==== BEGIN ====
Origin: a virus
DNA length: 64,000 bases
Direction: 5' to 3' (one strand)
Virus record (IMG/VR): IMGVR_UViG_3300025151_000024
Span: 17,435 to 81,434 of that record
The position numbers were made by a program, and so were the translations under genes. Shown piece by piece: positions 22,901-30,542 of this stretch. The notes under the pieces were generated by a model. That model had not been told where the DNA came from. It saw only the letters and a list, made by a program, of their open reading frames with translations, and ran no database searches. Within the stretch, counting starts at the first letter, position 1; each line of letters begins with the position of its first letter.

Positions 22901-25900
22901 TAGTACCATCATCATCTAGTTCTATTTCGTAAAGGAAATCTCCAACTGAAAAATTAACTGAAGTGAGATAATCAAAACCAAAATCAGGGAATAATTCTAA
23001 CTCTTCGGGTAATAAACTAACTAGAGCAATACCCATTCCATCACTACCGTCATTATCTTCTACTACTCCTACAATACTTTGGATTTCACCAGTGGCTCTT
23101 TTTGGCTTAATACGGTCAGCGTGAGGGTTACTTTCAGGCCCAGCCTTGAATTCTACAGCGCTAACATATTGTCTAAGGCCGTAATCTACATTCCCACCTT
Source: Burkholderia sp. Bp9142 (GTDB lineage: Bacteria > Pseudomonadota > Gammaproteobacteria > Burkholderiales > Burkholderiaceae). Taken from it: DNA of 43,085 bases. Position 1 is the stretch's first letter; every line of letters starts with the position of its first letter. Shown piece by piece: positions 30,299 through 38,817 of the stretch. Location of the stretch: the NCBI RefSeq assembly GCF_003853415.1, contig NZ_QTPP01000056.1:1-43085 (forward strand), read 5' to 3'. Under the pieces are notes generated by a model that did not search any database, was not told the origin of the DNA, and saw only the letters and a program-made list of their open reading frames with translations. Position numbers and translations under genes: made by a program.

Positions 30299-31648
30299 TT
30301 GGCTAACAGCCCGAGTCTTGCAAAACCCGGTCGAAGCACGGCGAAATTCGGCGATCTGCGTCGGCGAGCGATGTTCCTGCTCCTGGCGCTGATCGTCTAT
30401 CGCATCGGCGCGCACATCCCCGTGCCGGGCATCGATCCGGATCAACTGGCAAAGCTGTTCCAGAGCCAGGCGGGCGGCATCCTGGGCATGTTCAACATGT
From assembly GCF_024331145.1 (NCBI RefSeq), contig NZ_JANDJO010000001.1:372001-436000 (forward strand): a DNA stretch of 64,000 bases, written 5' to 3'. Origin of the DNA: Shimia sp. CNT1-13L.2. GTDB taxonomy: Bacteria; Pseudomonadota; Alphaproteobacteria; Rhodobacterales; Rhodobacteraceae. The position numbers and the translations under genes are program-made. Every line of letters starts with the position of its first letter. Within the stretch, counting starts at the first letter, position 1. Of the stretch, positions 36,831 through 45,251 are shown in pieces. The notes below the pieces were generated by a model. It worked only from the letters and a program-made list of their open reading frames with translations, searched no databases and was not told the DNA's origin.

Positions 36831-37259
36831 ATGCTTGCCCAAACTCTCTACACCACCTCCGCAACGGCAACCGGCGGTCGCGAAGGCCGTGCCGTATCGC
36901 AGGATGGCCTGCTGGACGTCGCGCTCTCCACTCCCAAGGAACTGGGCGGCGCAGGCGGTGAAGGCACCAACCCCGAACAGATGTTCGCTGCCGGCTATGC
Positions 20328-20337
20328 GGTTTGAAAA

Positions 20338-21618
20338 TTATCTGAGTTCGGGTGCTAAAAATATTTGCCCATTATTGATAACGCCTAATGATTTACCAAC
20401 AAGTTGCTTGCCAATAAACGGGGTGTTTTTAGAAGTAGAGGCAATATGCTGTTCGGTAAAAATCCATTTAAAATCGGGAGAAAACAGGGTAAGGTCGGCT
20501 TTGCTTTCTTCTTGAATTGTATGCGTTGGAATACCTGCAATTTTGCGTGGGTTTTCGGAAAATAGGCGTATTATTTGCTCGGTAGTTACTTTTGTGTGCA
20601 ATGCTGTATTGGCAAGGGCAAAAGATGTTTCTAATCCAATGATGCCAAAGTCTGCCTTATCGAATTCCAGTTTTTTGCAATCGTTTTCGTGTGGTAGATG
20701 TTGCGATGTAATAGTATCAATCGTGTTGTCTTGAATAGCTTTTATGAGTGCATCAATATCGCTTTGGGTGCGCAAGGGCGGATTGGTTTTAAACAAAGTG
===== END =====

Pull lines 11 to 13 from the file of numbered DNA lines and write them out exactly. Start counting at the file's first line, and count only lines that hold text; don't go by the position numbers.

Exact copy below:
Source: Burkholderia sp. Bp9142 (GTDB lineage: Bacteria > Pseudomonadota > Gammaproteobacteria > Burkholderiales > Burkholderiaceae). Taken from it: DNA of 43,085 bases. Position 1 is the stretch's first letter; every line of letters starts with the position of its first letter. Shown piece by piece: positions 30,299 through 38,817 of the stretch. Location of the stretch: the NCBI RefSeq assembly GCF_003853415.1, contig NZ_QTPP01000056.1:1-43085 (forward strand), read 5' to 3'. Under the pieces are notes generated by a model that did not search any database, was not told the origin of the DNA, and saw only the letters and a program-made list of their open reading frames with translations. Position numbers and translations under genes: made by a program.

Positions 30299-31648
30299 TT